The Val Joshua Racial Justice Award and the Youth Social Justice Award are bestowed to those who demonstrate leadership in working to eliminate racism and promote peace, justice, freedom and dignity for all people. Recipients are leaders in civil rights and work to eliminate racism and exhibit a commitment to self-determined social change for all people. Community members between the ages of 14 and 20 are eligible for the Youth Social Justice Award, and those 18 and over are eligible for the Val Joshua Racial Justice Award. You may nominate yourself or someone else for this award by submitting a nomination form. Entries should be completed no later than May 23, 2013.

Michelle Hurdle-Bradford, the manager of the Social Change Program states, “The annual Community Celebration is an opportunity for us to recognize outstanding members of our community, bring community members of all ages together, meet new people, and learn about other cultures.” Don’t miss this exciting opportunity to celebrate our community. If you have any questions about the nomination process, please contact To RSVP, please email

Wednesday, March 27, 2013

YWCA Clark County Raises Awareness About Sexual Assault

April Sexual Assault Awareness Month (SAAM) and YWCA Clark County is hosting a series of events to raise public awareness about sexual violence and to educate local communities on prevention. This April, events for SAAM are sponsored in part by a generous grant from the Church of the Good Shepherd.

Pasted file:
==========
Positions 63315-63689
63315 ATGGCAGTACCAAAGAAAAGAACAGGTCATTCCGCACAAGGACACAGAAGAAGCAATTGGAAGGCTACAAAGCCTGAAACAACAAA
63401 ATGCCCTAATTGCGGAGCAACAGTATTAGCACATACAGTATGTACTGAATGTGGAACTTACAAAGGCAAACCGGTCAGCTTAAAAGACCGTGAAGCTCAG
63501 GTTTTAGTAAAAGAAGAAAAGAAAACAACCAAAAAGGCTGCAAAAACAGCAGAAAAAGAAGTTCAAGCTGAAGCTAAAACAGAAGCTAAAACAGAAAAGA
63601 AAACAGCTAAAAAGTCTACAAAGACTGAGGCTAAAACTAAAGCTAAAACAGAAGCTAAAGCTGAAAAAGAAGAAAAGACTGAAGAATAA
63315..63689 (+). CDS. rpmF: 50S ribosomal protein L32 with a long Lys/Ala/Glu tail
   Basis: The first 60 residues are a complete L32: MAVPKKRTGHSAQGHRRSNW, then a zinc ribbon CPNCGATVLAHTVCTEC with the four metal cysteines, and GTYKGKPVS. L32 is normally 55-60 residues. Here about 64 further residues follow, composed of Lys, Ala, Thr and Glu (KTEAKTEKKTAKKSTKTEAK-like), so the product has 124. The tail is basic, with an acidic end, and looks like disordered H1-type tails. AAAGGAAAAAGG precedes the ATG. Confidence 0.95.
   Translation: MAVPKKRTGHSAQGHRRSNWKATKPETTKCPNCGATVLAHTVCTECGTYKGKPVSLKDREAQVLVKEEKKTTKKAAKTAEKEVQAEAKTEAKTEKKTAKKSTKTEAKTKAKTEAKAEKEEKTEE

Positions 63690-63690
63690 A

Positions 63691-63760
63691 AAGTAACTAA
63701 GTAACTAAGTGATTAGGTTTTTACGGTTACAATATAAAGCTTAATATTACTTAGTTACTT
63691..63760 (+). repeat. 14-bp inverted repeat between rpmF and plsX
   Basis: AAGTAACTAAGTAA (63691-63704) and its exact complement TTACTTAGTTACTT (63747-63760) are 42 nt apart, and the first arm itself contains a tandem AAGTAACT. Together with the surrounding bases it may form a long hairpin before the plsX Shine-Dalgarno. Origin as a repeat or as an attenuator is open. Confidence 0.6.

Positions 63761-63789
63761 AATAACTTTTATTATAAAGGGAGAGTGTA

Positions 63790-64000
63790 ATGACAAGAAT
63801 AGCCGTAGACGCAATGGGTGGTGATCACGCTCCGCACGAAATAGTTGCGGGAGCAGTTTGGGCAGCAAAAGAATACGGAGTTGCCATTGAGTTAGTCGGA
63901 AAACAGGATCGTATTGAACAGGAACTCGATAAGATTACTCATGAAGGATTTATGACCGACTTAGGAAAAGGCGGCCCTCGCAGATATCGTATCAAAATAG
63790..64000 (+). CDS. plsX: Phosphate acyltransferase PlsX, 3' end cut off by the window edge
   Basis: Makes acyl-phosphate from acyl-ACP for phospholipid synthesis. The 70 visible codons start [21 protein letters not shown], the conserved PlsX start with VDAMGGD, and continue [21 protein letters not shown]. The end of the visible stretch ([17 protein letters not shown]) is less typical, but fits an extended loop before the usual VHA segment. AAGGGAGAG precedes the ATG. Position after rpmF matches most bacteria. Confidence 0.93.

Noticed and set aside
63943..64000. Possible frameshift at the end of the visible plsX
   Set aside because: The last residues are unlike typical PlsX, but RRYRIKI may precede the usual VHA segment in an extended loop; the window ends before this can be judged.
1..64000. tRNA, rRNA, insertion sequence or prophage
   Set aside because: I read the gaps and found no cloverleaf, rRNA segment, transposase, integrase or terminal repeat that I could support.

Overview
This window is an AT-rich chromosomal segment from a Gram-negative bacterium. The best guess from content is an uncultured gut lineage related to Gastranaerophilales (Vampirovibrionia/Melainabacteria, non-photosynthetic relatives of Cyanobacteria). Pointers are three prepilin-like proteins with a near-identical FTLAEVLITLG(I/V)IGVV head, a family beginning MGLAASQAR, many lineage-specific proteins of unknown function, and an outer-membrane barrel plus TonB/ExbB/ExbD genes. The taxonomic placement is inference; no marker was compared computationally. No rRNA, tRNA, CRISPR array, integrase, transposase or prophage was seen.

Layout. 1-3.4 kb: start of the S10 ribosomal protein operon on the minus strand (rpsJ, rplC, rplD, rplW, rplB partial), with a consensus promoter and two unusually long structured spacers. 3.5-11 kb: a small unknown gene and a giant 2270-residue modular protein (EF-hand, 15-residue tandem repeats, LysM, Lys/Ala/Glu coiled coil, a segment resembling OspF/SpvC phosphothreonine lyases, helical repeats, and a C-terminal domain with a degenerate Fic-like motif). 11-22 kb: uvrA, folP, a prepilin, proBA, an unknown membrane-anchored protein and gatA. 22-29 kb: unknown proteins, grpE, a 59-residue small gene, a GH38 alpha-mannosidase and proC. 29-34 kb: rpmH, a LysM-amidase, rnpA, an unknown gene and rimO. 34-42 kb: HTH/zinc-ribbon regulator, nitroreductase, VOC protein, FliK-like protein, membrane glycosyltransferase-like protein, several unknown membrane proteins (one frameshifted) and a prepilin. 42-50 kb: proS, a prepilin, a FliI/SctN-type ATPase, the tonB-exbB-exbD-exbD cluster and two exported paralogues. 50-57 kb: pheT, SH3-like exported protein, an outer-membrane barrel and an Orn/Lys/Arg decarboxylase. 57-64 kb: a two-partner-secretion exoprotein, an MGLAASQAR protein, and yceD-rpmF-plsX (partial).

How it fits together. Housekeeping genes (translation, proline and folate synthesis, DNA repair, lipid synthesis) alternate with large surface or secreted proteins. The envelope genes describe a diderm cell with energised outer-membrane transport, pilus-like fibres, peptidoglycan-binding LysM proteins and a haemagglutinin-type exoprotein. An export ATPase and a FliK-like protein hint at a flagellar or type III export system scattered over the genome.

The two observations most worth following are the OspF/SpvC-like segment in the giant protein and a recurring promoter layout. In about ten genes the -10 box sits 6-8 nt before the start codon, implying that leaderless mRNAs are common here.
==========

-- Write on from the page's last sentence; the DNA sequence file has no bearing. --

On Tuesday, April 9th from 6-8pm, YWCA will host Cory Jewell-Jenson, M.S. who will discuss protecting children from sexual assault. She is Co-Director of the Center for Behavioral Intervention, one of the largest and oldest sex offender evaluation and treatment programs in Oregon. Cory has worked with adult sex offenders and their families for 28 years. Ms. Jewell-Jensen has provided training and consultation to a number of advocacy organizations throughout North America. She has also published a number of articles about sex offenders and risk management, received numerous awards for her work and has been a featured guest on radio talk shows and the Oprah Winfrey Show. Space is limited, please RSVP to or call 360 906 9132.